Places to Visit—Chalk Monoliths

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color photo of chalk monoliths in area of Castle Rock

Photo by Grace Muilenberg, Kansas Geological Survey.

small drawing of Kansas map with Gove County highlighted in red

Gove County, Kansas

Among the state's most distinctive geologic features are the chalk monoliths of Gove County. Sculpted by erosion, these formations are part of the Smoky Hill Chalk Member of the Niobrara Chalk. Erosion continues to wear away pieces of these monuments, as was demonstrated by the dramatic toppling of Cobra Rock in 1998 and the collapse of Castle Rock's tallest spire following a thunderstorm in July 2001.

color photos showing Castle Rock in 1992, with tall spire on left, and in 2001, without tall spire

Castle Rock before (1992) and after (2001) the toppling of its spire.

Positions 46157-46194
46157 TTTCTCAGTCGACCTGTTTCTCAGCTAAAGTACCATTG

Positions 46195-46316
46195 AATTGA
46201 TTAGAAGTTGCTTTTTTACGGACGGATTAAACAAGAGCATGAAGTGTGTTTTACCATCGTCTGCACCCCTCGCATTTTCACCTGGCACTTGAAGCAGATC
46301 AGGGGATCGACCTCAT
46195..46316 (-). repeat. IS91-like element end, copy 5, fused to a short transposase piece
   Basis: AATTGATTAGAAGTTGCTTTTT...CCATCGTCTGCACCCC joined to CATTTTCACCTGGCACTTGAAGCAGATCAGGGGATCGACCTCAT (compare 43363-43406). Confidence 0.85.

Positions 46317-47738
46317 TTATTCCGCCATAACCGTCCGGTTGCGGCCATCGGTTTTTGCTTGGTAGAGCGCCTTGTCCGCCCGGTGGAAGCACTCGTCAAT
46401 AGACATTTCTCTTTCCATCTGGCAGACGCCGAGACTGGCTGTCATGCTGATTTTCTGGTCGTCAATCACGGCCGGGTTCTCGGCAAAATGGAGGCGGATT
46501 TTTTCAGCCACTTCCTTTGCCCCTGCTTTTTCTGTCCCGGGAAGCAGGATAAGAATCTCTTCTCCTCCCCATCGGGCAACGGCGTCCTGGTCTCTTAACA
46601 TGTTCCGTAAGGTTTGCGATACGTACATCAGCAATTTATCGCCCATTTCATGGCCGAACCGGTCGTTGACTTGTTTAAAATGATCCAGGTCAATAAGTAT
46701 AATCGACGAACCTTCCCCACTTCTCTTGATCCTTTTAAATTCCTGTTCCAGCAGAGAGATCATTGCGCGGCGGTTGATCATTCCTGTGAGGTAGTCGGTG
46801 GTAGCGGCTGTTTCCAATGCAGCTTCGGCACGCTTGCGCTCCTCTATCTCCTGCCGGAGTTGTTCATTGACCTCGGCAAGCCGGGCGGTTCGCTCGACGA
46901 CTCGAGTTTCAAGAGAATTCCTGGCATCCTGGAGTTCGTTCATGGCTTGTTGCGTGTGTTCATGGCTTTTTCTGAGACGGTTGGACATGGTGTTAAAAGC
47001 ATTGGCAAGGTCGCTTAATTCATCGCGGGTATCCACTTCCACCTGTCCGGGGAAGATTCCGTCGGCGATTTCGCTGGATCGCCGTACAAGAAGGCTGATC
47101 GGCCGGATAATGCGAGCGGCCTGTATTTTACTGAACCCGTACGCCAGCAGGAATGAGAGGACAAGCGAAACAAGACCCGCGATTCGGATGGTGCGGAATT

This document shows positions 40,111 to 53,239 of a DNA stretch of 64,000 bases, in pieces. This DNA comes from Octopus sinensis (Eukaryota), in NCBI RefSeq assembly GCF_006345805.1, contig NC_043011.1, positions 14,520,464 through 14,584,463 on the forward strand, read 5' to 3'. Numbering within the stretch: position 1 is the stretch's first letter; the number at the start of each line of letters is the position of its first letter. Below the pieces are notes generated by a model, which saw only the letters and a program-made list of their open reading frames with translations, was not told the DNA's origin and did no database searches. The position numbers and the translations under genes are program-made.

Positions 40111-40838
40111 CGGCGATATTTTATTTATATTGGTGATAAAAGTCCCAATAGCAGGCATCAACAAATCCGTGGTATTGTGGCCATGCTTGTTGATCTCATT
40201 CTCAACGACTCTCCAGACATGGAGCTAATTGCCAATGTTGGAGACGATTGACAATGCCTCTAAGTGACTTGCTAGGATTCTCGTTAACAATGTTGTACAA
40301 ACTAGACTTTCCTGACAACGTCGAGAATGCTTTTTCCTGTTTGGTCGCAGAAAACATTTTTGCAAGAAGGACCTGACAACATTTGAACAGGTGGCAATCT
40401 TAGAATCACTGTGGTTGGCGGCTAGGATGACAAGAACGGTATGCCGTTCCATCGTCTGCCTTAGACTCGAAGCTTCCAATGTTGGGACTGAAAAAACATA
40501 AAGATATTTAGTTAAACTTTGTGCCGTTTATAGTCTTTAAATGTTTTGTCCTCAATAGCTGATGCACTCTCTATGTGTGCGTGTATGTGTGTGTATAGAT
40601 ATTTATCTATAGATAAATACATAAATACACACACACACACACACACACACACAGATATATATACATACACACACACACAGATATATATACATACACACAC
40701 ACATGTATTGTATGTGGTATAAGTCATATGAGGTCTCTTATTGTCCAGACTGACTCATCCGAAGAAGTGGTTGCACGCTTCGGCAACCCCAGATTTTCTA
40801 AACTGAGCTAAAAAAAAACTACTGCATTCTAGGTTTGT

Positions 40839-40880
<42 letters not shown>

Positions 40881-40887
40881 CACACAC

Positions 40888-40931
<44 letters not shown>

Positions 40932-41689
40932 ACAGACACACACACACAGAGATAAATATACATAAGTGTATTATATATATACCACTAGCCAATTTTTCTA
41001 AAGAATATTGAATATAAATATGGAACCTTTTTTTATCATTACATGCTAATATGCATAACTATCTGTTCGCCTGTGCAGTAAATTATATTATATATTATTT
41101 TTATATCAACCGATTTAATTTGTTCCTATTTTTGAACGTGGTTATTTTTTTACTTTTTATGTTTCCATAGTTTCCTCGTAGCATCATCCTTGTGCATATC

The Smoky Hill was the focus of great paleontological activity in the late 1800's, producing fossils of sharks, turtles, fish, mosasaurs (large swimming reptiles), and pterosaurs. These fossils were deposited at the bottom of the large inland sea that covered most of western North America during the Cretaceous (about 80 million years ago). To get to Castle Rock, take the Quinter exit off Interstate 70 and head south for 14 miles on Castle Rock Road. Although Castle Rock is open to the public, visitors should bear in mind that it is located on private property (updated from The Geologic Record, vol. 2.2).

Other places to visit in the Kansas Smoky Hills.

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